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Meeker v. Howard

Court of Appeals of Ohio, Seventh District, Jefferson

December 27, 2017

RANDY LEE MEEKER, PLAINTIFF-APPELLEE,
v.
KELLIE ANN HOWARD, DEFENDANT-APPELLANT.

         Civil Appeal from Court of Common Pleas, Domestic Relations Department of Jefferson County, Ohio Case No. 06 DR 280

          For Plaintiff-Appellee Attorney Francesca T. Carinci.

          For Defendant-Appellant Attorney David A. Vukelic.

          JUDGES: Hon. Gene Donofrio Hon. Mary DeGenaro Hon. Carol Ann Robb.

          OPINION

          DONOFRIO, J.

         {¶1} Defendant-appellant, Kellie Howard, appeals from a Jefferson County Common Pleas Court judgment granting plaintiff-appellee, Randy Meeker's, motion to reallocate parental rights and responsibilities of the parties' son to him.

         {¶2} The parties were married on December 21, 2002. They share three children, H.H. (d.o.b. 7/30/02), R.H. (d.o.b. 8/11/04), and A.H. (d.o.b. 11/9/05).

         {¶3} On January 29, 2007, the parties were granted a decree of divorce. Appellant was named the residential parent of all three children and appellee was granted standard visitation.

         {¶4} In April 2015, H.H., with appellant's permission, began residing with appellee and his new wife. On May 23, 2016, appellee filed a motion for reallocation of parental rights and responsibilities as to H.H. The trial court granted appellee's motion. It also ordered appellant not to interfere with appellee's parenting time with the other two children, which issue had also been brought out at the hearing. Appellant did not appeal from this decision.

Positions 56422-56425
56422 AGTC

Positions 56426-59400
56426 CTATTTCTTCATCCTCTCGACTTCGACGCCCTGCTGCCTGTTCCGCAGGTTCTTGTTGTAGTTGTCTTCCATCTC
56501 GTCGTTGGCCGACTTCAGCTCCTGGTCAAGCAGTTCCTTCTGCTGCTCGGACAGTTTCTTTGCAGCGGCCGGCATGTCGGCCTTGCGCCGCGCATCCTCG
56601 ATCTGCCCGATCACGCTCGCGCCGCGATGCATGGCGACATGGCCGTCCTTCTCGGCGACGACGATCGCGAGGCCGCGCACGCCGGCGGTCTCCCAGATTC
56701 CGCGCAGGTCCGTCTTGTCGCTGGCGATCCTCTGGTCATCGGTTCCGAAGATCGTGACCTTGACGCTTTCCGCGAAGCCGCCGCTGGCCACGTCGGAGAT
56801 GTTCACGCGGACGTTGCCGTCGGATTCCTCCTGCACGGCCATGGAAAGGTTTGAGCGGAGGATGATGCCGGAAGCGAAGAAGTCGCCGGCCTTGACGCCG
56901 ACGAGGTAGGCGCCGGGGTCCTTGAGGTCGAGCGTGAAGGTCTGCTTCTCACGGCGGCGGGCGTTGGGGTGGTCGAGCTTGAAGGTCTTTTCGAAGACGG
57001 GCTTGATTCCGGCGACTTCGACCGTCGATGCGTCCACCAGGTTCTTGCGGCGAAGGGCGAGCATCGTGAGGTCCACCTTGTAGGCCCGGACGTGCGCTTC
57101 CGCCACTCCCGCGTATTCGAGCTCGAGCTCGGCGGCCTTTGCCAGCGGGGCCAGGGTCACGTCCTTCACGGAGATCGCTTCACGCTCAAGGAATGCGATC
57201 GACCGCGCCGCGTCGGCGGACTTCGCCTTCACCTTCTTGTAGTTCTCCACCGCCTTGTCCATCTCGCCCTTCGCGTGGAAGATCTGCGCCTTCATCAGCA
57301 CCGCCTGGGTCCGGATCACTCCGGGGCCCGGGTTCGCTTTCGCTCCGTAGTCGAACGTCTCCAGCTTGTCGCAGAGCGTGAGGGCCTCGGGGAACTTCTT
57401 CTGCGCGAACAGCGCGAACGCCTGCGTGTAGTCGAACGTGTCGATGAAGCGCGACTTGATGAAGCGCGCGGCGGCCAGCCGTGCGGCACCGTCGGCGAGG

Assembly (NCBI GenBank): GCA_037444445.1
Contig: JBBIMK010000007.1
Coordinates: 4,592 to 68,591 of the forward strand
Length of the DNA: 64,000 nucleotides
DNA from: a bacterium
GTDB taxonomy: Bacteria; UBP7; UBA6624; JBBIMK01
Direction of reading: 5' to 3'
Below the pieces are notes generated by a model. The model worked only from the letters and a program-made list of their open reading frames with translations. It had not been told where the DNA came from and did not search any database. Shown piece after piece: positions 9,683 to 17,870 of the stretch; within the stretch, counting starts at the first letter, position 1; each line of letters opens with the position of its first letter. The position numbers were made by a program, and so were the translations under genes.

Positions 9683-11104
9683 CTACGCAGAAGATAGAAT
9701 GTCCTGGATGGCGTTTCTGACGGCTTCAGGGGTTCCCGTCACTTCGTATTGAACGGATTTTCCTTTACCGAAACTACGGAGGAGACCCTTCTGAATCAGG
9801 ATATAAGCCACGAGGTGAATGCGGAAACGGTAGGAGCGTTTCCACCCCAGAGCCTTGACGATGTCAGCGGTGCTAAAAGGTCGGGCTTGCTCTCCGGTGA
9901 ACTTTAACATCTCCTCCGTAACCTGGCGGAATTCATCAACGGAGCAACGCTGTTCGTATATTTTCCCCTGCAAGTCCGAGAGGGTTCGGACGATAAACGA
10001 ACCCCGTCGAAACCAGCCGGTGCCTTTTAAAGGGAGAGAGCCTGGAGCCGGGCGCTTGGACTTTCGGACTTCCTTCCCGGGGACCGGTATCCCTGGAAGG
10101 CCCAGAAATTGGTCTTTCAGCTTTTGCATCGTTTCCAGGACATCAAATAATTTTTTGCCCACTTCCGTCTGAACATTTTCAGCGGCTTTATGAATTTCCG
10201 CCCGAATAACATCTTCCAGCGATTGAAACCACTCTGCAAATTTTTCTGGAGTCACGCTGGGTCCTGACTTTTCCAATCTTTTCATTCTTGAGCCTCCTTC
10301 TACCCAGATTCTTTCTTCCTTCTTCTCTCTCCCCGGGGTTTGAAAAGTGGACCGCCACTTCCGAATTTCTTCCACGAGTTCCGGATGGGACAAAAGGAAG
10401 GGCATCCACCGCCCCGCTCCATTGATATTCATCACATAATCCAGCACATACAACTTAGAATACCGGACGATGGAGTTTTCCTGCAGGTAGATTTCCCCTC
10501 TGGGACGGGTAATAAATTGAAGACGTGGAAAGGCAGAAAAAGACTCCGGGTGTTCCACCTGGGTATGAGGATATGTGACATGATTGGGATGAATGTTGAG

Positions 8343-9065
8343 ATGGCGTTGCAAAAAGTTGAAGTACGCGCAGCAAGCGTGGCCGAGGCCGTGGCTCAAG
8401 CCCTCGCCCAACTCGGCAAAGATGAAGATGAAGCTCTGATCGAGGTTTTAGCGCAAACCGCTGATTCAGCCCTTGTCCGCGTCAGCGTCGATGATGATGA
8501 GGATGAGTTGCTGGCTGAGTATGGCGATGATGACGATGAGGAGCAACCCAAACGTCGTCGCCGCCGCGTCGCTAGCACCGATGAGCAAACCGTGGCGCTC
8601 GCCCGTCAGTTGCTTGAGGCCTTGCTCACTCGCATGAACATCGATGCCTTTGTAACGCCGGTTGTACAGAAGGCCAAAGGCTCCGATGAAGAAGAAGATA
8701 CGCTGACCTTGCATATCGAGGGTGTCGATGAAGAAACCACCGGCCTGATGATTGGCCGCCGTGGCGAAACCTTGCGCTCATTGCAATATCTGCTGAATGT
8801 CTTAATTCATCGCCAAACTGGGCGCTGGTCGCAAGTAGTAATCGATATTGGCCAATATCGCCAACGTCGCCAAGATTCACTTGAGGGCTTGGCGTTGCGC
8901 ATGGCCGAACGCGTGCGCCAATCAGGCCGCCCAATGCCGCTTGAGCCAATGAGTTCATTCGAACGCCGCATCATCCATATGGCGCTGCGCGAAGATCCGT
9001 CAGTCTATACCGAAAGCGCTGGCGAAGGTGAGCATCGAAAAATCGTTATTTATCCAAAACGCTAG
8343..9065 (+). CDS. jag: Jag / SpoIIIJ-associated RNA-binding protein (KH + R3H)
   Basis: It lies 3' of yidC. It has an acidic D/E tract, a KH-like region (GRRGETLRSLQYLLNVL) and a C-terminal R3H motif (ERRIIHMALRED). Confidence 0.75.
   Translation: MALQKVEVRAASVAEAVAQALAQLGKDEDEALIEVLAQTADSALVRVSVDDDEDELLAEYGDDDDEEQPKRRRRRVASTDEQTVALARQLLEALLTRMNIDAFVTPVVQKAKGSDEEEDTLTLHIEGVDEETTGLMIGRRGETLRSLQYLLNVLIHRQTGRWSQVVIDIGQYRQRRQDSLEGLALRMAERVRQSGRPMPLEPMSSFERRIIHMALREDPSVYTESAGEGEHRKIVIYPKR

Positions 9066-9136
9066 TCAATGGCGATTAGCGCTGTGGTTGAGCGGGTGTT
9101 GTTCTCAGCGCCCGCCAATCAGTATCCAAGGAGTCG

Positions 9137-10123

{¶5} On September 21, 2016, appellee filed a motion for reallocation of parental rights and responsibilities as to R.H. In this motion, appellee also sought to have appellant held in contempt of court. He alleged appellant had denied him his visitation with R.H. in violation of the court's order.

         {¶6} A magistrate held a hearing on appellee's motion. The magistrate subsequently issued a decision granting both branches of appellee's motion.

         {¶7} The magistrate first referred to the previous order where the court reallocated parental rights and responsibilities as to H.H. The magistrate noted the court had previously made a finding that appellant deliberately interfered with appellee's parenting time as to R.H. and A.H. And the magistrate noted the court specifically ordered appellant not to interfere with visitation and that the children were to commence parenting time with appellee immediately.

         {¶8} Next, the magistrate made findings from the evidence offered. He found the testimony indicated that appellant has interfered with visitation and has alienated the children from appellee. As an example the magistrate pointed to an incident where appellee's wife and H.H. went to pick R.H. up for his summer visitation. When R.H. attempted to get in the car, appellant grabbed him by his shirt and told appellee's wife, "F*** you. Take me to court." The magistrate also pointed to testimony that appellant has not allowed appellee to talk to the children on the telephone and has not permitted him to visit for close to two years. The magistrate also found that R.H. suffers from an extreme learning disability and found that it did not appear that appellant worked with him or secured a private tutor.

         {¶9} The magistrate found appellant in contempt for violating the court's prior order regarding not interfering with visitation. Specifically, the magistrate found that appellant had not permitted appellee to have telephone contact ...


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